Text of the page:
Grafana Cloud

Reduce Graphite metrics costs

Once you have identified excess active metrics sent to Grafana Cloud Graphite, you typically want to reduce their volume.

There are various ways to achieve this:

  • Stop sending them to carbon-relay-ng. This is typically cumbersome because monitoring agents such as collectd and diamond have limited options, usually a matter of completely turning off a plugin. statsd implementations typically don’t have any options to drop any traffic. The other downside of this approach is that if the traffic is sent to other locations than Grafana Cloud, they will also see the reduction in data.
  • The Carbon-relay-ng blocklist is a simple list of regular expressions applied to your metrics. Any metric matching the expression is simply dropped. This works on both tagged and untagged metrics. If your carbon-relay-ng sends traffic to multiple routes, none of them will see the dropped traffic. (There is also a validation step which allows you to drop data if, for example, it contains characters known to be problematic in Graphite. This is a very coarse way to go about dropping traffic, but worth mentioning).
  • Carbon-relay-ng routes all have configuration to filter which traffic they accept. substrings, prefixes and regular expressions can be used to select the desired metrics only (but only one setting each per route).
  • Finally, a popular option is to use Carbon-relay-ng aggregators which reduce one or more sets of metrics to a single metric (per set). The config documentation lists a few examples but for completeness we will describe an example below.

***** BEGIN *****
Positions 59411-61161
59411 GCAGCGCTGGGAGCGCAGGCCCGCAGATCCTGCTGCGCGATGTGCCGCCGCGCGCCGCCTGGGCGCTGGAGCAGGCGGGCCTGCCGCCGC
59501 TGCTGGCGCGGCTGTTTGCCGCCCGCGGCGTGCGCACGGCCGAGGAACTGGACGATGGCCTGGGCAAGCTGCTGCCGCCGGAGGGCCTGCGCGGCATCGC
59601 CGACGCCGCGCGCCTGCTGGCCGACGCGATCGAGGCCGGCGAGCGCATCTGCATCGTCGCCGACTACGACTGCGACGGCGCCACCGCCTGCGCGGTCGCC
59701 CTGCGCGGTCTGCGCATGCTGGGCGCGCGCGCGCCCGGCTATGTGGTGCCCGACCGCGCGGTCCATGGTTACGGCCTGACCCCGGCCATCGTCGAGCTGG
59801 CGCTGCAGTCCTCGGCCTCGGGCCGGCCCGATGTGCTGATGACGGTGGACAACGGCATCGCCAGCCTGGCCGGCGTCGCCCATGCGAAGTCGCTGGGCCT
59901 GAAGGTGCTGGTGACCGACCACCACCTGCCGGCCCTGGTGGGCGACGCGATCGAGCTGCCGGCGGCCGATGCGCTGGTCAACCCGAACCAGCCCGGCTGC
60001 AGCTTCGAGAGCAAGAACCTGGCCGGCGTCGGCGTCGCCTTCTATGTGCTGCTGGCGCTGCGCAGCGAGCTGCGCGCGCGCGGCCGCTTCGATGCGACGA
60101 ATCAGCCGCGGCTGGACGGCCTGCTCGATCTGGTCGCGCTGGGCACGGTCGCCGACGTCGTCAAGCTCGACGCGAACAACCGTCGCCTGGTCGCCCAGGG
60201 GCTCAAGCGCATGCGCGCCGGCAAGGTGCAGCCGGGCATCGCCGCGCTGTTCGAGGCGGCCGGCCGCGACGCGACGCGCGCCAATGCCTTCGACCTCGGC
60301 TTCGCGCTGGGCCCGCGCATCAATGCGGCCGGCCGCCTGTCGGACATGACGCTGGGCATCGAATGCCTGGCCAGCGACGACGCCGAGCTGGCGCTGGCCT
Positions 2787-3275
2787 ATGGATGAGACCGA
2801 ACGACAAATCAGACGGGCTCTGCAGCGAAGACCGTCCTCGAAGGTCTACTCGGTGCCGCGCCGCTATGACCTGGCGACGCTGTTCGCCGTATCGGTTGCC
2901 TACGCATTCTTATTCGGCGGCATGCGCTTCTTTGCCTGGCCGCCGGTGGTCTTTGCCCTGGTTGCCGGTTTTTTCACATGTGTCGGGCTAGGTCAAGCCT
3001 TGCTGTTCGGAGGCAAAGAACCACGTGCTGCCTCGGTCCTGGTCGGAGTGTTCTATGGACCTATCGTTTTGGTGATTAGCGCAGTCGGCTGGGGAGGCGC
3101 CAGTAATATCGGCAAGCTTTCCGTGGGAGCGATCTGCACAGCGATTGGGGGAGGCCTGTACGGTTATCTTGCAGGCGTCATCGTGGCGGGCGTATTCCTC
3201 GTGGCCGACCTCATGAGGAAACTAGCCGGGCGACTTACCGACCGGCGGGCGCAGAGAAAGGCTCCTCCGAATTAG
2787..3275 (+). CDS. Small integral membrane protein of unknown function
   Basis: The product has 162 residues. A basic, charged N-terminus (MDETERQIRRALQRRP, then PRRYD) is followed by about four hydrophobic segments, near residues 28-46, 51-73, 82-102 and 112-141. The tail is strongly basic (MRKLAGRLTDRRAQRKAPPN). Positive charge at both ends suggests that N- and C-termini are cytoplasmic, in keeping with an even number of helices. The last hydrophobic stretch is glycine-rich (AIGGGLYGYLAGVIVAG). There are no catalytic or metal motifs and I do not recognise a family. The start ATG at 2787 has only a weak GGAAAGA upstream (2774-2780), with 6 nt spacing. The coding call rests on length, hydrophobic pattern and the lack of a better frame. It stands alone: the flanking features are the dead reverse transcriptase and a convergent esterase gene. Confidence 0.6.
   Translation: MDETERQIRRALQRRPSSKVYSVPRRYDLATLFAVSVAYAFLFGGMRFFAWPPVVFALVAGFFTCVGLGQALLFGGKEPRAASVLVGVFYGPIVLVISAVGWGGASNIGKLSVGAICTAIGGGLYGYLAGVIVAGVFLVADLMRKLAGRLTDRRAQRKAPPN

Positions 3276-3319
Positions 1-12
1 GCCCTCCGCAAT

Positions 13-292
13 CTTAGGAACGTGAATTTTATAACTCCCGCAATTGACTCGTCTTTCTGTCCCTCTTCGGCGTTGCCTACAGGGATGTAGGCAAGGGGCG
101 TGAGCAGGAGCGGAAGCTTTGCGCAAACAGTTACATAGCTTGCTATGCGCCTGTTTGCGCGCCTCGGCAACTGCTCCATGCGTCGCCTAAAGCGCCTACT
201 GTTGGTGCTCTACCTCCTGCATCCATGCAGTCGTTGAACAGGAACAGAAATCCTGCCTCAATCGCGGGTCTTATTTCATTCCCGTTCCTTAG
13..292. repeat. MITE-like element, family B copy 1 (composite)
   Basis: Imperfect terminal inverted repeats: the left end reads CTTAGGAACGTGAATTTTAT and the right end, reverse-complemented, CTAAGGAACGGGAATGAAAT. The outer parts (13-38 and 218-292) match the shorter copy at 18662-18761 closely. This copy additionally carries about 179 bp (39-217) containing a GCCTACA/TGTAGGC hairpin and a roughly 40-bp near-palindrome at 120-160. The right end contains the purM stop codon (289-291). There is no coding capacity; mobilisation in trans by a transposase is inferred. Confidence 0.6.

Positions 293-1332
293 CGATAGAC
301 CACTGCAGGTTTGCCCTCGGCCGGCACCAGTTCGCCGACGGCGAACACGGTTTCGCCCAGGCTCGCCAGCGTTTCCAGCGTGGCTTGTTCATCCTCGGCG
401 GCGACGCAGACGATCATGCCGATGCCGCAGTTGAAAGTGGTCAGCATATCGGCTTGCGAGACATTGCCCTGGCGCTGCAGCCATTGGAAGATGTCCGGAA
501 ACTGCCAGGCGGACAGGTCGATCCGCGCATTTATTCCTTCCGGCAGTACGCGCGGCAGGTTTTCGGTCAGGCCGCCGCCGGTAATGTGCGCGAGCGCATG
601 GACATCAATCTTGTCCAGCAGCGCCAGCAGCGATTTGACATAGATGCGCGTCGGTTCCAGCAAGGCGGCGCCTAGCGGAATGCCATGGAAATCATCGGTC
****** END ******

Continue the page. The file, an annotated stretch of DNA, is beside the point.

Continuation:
Let’s say you have metrics like the below:

servers.dc1.server1.cpu.core0.idle 10 1600255845
servers.dc1.server1.cpu.core0.user 90 1600255845
servers.dc1.server1.cpu.core1.idle 30 1600255845
servers.dc1.server1.cpu.core1.user 70 1600255845
servers.dc1.server2.cpu.core0.idle 5  1600255845
servers.dc1.server2.cpu.core0.user 95 1600255845
servers.dc1.server2.cpu.core1.idle 15 1600255845
servers.dc1.server2.cpu.core1.user 85 1600255845

A common aggregation strategy would be to aggregate the per-core metrics to per-machine metrics, like so:

function = 'avg'
prefix = 'servers.dc'
regex = '^servers\.(dc[0-9]+)\.(server[0-9]+)\.cpu\.core[0-9]+\.(.*)'
format = 'servers.$1.$2.cpu.all_cores.$3'
dropRaw = true
interval = 5
wait = 10

This will reduce the input to the following output:

servers.dc1.server1.cpu.all_cores.user 80.000000 1600255845
servers.dc1.server2.cpu.all_cores.idle 10.000000 1600255845
servers.dc1.server2.cpu.all_cores.user 90.000000 1600255845
servers.dc1.server1.cpu.all_cores.idle 20.000000 1600255845

By tweaking the regex and format, you can generate aggregates across all machines and their cores, resulting in only per-datacenter metrics. Like so:

function = 'avg'
prefix = 'servers.dc'
regex = '^servers\.(dc[0-9]+)\.server[0-9]+\.cpu\.core[0-9]+\.(.*)'
format = 'servers.$1.all_machines.cpu.all_cores.$2'
dropRaw = true
interval = 5
wait = 10

This results in:

servers.dc1.all_machines.cpu.all_cores.idle 15.000000 1600255845
servers.dc1.all_machines.cpu.all_cores.user 85.000000 1600255845


  • The dropRaw parameter makes sure the original input data is discarded.
  • The prefix parameter functionally doesn’t create any filtering in addition to the regular expression, but it improves the performance. Prefix checks can avoid running the regular expression needlessly if data doesn’t need to be kept out of the aggregator.
  • The wait parameter is important. It should be set to the max time delay expected in the data. See the carbon-relay-ng aggregator documentation for more info.